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Polymyositis & Dermatomyositis

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Polymyositis and dermatomyositis, predominantly observed in women, are inflammatory myopathies that impact muscle fibers and present with a range of clinical symptoms.

The pathogenesis of polymyositis begins with increased expression of MHC I on the sarcolemma of striated muscle cells. This allows autoantigens to be presented to CD8+ cytotoxic T-cells, thus setting off the cascade leading to muscle fiber destruction. Muscle biopsy in polymyositis illustrates features such as inflammation, myocyte necrosis, regeneration of muscle fibers, fibrosis, and a distinctive endomysial inflammatory infiltrate, where inflammatory cells surround individual muscle fibers within the fascicle.

Dermatomyositis distinguishes itself by affecting not only the muscle fibers but also their nourishing capillaries. Its pathogenesis centers on the upregulation of type 1 interferon, leading to both myofiber and capillary injury. Muscle biopsy findings in are marked by a perimysial inflammatory infiltrate where inflammatory cells envelop the entire muscle fascicle. A notable histologic feature is the perifascicular muscle cell injury localized to one segment of the fascicle, indicative of localized microinfarcts. Dermatomyositis uniquely presents with skin manifestations, including Gottron’s papules—violaceous papules over joints and bony prominences, especially the dorsal metacarpophalangeal and interphalangeal joints of the hands, as well as a violaceous heliotrope rash on the upper eyelids. Dermatomyositis can also increase the risk of developing adenocarcinoma, particularly of the lungs and ovaries.

Both polymyositis and dermatomyositis clinically manifest with symmetric proximal muscle weakness affecting both upper & lower extremities. This manifests clinically as difficulty in arm elevation due to deltoid muscle impairment and challenges in rising from a seated position due to hip flexor weakness. Other shared clinical signs and symptoms between the two include myalgias, interstitial lung disease, increased creatine kinase, and the presence of anti-JO-1 antibodies, also known as anti-tRNA or antisynthetase antibodies.

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What distinguishes the pathogenesis of polymyositis from dermatomyositis?

Both polymyositis and dermatomyositis are inflammatory myopathies, but they differ in their underlying pathologies. In polymyositis, there's an increased expression of MHC I on the sarcolemma, leading to the activation of CD8+ cytotoxic T cells that initiate myofiber destruction, with muscle biopsies showing endomysial inflammatory infiltrate. In contrast, dermatomyositis involves the upregulation of type 1 interferon, causing injury to both muscle fibers and their feeding capillaries. Muscle biopsies in dermatomyositis display perimysial inflammatory infiltrate and perifascicular muscle cell injury.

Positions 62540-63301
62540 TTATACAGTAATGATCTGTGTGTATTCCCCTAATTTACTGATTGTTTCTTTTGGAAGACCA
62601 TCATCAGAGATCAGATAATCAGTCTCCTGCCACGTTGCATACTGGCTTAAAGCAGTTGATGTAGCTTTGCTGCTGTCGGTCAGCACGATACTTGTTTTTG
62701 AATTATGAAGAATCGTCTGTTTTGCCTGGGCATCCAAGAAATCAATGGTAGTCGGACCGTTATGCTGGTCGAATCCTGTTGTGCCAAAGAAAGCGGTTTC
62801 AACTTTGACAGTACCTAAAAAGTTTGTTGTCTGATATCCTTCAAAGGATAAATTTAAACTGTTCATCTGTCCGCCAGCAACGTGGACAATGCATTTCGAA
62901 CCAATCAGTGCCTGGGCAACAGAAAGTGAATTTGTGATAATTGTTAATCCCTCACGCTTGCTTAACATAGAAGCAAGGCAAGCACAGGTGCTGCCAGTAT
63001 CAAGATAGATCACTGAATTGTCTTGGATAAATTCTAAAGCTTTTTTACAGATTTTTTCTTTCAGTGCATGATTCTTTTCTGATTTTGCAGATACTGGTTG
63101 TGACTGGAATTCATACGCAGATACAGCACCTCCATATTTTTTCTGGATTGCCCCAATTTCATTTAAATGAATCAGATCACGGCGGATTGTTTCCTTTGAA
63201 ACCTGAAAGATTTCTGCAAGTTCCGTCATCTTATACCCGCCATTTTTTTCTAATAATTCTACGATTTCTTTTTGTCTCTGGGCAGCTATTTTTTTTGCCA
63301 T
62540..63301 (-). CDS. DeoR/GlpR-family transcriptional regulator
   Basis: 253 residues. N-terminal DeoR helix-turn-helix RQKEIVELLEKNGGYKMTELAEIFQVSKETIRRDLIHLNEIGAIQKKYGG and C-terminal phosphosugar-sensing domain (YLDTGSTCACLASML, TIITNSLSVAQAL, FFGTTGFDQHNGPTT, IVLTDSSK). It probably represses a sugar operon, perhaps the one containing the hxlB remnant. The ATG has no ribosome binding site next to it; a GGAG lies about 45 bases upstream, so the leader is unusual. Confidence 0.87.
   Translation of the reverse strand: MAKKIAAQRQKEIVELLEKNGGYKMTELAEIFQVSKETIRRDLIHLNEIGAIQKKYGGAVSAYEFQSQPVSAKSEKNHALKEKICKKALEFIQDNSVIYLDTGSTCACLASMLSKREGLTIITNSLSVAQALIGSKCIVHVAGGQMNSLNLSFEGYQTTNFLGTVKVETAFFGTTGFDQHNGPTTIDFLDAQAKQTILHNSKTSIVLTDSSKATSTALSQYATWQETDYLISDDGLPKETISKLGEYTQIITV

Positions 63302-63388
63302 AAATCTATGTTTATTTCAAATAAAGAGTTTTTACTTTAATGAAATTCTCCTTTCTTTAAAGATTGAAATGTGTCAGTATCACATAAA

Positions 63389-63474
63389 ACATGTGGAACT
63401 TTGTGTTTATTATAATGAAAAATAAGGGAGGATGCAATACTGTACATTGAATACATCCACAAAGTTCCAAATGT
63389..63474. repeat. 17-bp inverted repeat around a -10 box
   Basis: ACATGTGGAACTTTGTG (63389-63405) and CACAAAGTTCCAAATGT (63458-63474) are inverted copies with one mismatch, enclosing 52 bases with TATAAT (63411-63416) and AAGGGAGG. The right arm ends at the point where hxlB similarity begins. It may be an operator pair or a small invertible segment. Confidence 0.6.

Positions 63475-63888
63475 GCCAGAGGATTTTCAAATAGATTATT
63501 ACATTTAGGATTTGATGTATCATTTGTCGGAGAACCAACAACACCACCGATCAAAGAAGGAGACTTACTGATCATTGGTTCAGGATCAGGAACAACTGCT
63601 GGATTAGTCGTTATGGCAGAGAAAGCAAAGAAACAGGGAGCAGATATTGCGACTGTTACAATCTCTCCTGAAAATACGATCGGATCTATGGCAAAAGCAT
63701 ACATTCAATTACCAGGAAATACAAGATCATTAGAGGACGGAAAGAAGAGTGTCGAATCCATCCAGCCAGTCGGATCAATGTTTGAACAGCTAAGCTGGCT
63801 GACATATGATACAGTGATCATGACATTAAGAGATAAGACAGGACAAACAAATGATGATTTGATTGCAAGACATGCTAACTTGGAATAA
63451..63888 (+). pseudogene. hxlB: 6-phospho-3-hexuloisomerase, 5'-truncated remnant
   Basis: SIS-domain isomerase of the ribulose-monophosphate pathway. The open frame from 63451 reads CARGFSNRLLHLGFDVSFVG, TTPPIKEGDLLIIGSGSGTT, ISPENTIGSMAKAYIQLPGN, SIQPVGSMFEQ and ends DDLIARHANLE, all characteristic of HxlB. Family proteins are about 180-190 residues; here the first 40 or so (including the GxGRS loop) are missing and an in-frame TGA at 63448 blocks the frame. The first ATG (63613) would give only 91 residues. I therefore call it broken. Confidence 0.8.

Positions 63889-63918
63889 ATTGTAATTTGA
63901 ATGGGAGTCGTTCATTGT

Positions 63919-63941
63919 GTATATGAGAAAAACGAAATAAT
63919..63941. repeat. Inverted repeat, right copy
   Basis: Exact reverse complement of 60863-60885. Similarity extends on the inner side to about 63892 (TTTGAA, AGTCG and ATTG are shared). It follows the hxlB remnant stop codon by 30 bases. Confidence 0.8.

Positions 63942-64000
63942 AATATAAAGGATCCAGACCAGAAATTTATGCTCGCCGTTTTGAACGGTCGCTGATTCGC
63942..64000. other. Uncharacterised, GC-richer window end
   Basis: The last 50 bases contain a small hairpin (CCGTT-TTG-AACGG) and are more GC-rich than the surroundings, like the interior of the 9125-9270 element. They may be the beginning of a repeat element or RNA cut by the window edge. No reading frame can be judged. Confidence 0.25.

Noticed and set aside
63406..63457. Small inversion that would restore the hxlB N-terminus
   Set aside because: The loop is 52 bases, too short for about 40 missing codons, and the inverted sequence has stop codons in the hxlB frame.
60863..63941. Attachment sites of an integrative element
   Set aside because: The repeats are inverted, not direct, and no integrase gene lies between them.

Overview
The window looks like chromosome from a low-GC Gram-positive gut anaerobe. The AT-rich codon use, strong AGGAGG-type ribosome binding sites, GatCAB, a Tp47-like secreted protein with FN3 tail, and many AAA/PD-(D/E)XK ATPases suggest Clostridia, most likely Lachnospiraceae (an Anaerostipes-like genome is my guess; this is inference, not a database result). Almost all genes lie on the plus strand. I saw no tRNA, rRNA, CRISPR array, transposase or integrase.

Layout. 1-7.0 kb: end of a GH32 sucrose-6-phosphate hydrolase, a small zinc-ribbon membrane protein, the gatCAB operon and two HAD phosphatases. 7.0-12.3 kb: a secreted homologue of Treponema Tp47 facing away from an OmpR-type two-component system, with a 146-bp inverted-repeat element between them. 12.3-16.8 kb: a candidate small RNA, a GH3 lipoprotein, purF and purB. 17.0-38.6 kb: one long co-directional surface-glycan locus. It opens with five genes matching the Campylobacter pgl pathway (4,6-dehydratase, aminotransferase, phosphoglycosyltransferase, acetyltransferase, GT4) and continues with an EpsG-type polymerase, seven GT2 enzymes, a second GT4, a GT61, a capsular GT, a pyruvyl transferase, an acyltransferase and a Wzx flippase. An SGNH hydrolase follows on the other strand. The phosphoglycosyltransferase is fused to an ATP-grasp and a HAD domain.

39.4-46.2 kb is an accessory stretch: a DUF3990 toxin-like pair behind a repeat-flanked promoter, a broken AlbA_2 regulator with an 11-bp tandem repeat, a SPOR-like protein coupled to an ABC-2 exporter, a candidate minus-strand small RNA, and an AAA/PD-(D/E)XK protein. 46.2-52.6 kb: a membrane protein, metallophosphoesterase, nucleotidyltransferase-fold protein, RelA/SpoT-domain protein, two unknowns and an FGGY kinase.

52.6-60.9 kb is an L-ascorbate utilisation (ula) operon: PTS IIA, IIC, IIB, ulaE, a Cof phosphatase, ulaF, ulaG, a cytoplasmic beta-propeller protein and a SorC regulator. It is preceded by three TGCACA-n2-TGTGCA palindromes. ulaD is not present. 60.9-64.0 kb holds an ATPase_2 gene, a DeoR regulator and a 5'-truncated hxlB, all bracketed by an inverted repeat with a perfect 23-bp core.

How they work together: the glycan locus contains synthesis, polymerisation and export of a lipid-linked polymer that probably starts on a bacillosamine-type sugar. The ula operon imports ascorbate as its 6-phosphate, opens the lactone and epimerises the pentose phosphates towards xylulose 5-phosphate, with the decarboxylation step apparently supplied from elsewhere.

What are the shared symptoms of polymyositis and dermatomyositis?

Both polymyositis and dermatomyositis present with symmetric proximal muscle weakness, affecting both the upper and lower extremities. This results in challenges like raising arms above the head or rising from a chair. Other shared symptoms include myalgias, interstitial lung disease, and elevated levels of creatine kinase, indicating muscle cell death.

Which symptoms are unique to dermatomyositis?

Dermatomyositis has distinct cutaneous manifestations not seen in polymyositis. Patients may exhibit a violaceous ‘heliotrope rash’ on the upper eyelids and Gottron’s papules, which are violaceous papules over joints and bony prominences. Additionally, dermatomyositis carries an increased risk of adenocarcinoma, especially in the lungs and ovaries.

How are polymyositis and dermatomyositis diagnosed?

Diagnosis for both conditions typically involves a muscle biopsy. In polymyositis, the biopsy may reveal endomysial inflammatory infiltrate, while in dermatomyositis, it may show perimysial inflammatory infiltrate and perifascicular muscle cell injury. The presence of anti-JO-1 antibodies, also known as anti-tRNA or antisynthetase antibodies, can also support the diagnosis for both conditions.

Why do polymyositis and dermatomyositis predominantly affect women?

While the exact reasons are not fully understood, hormonal differences, particularly the influence of estrogen on the immune system, are believed to play a role in the higher prevalence of these conditions in women. Genetic predispositions combined with environmental triggers might also contribute to the onset of these diseases in females.